Freshman guard D.J. Irving: C+
Irving, the Terriers’ speediest option to cut to the basket, had a hard time against a tough Crimson defense. While he tried for points in transition and by using darting moves to the basket and along the baseline, he consistently found himself blocked or mismatched down low against defenders. As a result, Irving went 0-for-4 on the day and had to resort to finding other players for open shots.
The freshman was mildly successful in that respect, recording a team high four assists, although his speed never proved to be the lethal weapon that is can be in the game. Despite the Crimson’s ability to neutralize Irving offensively, the freshman maintained a high level of hustle throughout the game. In one play, he dove to force a turnover after the ball was stripped from his control moments before.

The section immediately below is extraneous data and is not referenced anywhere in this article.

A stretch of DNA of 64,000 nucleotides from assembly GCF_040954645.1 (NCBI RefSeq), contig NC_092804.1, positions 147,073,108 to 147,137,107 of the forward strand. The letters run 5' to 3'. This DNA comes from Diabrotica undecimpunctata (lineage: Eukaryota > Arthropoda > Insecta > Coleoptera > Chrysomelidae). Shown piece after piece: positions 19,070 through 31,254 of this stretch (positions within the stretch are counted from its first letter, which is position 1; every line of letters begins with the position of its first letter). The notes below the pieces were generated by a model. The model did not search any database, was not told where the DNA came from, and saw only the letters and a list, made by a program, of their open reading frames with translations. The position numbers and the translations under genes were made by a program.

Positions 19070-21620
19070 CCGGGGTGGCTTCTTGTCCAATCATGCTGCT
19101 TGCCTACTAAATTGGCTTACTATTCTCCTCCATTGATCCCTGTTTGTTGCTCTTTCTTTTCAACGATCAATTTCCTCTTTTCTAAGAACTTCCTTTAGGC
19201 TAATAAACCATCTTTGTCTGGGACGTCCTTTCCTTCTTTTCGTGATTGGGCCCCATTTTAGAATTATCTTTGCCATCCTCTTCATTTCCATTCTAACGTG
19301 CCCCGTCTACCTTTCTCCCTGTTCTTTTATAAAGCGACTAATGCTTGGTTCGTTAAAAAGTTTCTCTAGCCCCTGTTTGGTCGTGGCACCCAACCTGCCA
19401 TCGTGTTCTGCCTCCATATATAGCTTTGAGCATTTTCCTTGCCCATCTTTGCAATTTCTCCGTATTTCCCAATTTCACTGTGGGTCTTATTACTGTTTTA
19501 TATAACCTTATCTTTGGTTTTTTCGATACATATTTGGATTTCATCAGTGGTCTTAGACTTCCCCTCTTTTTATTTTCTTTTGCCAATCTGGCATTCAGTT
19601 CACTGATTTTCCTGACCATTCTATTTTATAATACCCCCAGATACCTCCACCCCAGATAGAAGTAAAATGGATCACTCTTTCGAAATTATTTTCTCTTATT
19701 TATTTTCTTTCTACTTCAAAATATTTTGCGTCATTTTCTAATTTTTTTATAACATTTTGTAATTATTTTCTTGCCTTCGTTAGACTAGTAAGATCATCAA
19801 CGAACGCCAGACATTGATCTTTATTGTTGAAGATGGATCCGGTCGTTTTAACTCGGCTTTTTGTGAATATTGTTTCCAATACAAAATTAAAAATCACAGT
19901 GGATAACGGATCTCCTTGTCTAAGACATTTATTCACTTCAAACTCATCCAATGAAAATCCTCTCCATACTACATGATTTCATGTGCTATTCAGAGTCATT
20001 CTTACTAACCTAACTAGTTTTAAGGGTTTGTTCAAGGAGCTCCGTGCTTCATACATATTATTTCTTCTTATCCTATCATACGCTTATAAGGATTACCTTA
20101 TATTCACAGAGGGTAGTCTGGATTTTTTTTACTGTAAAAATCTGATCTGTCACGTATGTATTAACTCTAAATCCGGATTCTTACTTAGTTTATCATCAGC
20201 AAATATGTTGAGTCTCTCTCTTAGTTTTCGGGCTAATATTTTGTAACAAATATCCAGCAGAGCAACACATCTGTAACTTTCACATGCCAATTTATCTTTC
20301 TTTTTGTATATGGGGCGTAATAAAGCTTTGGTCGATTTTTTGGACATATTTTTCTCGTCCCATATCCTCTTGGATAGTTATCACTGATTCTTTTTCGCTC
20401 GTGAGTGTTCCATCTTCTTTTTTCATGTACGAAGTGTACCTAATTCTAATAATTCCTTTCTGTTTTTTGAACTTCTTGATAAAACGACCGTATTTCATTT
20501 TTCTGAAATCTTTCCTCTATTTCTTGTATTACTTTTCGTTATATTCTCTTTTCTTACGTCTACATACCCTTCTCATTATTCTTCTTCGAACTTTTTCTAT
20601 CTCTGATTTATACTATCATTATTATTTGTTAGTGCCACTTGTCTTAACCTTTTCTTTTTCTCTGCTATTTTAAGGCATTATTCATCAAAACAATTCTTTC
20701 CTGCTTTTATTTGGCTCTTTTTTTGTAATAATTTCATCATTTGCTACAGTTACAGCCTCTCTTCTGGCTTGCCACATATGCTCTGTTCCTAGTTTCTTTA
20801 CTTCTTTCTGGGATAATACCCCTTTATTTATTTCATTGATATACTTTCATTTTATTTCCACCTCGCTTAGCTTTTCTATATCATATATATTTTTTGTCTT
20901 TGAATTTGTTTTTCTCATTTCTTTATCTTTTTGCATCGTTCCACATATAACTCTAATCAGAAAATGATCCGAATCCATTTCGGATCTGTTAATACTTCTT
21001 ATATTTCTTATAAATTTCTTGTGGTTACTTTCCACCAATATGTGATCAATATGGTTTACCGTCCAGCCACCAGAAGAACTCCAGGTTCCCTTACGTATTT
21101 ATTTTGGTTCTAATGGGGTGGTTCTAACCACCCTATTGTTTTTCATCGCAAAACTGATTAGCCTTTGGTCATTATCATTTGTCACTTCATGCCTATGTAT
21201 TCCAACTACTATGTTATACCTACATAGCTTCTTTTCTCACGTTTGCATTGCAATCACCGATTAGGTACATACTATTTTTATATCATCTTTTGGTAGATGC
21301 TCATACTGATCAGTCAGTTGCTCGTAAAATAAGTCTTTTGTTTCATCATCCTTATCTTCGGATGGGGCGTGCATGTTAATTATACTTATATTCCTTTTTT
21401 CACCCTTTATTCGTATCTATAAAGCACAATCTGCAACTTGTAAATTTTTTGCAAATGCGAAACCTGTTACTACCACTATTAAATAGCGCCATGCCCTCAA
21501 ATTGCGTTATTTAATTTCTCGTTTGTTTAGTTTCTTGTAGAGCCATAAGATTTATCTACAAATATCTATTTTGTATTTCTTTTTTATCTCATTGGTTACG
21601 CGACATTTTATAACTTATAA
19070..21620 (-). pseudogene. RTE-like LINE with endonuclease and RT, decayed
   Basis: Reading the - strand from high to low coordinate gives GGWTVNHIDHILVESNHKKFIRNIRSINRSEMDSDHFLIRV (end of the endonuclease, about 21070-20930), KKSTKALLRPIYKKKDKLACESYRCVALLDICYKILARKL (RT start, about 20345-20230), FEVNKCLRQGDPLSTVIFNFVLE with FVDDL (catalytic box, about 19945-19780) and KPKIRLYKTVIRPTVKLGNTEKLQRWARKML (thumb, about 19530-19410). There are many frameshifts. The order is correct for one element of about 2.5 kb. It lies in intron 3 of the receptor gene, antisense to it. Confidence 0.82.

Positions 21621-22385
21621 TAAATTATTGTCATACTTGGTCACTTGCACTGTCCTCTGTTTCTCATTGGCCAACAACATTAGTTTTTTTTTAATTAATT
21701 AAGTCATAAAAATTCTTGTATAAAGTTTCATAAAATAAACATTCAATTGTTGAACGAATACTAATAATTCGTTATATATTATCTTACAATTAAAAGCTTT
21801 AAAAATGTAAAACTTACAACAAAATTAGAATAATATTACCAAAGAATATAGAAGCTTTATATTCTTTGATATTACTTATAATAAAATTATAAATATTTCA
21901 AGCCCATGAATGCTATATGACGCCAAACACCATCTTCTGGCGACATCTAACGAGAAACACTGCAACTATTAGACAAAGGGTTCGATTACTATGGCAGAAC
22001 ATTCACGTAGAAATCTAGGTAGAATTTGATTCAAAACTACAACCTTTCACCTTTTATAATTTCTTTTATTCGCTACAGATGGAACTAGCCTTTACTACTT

Freshman forward Dom Morris: C-
Morris, who has proven himself a capable scorer for the Terriers, played only 14 minutes on Saturday and went 0-for-1 from the floor. He did pull down five rebounds, which ties for a team high, but he also turned the ball over twice in limited minutes and committed three personal fouls. As one of the other capable big men on the team, his talents were sorely missed when he was out of the game.
Senior forward John Holland: C
In Holland’s second consecutive game off of the bench, he looked like he was going to carry his team throughout the game, hitting four consecutive three pointers at one point in the first half and keeping the score close. However, 14 of his 21 total points came in the first half, as he struggled to find his shot in the second. The overall result was a 7-for-15 shooting mark, three assists, one steal, and two rebounds. While Holland paced the Terriers on the offensive end, his struggles in the second half allowed the Crimson to pull away without much resistance.
Chambers has talked about Holland showing more “leadership” in games and during practice. He cited that lack of leadership as the reason for why he has come off of the bench recently. Holland lead by example in the first half against Harvard, but ran out of gas at the halfway mark.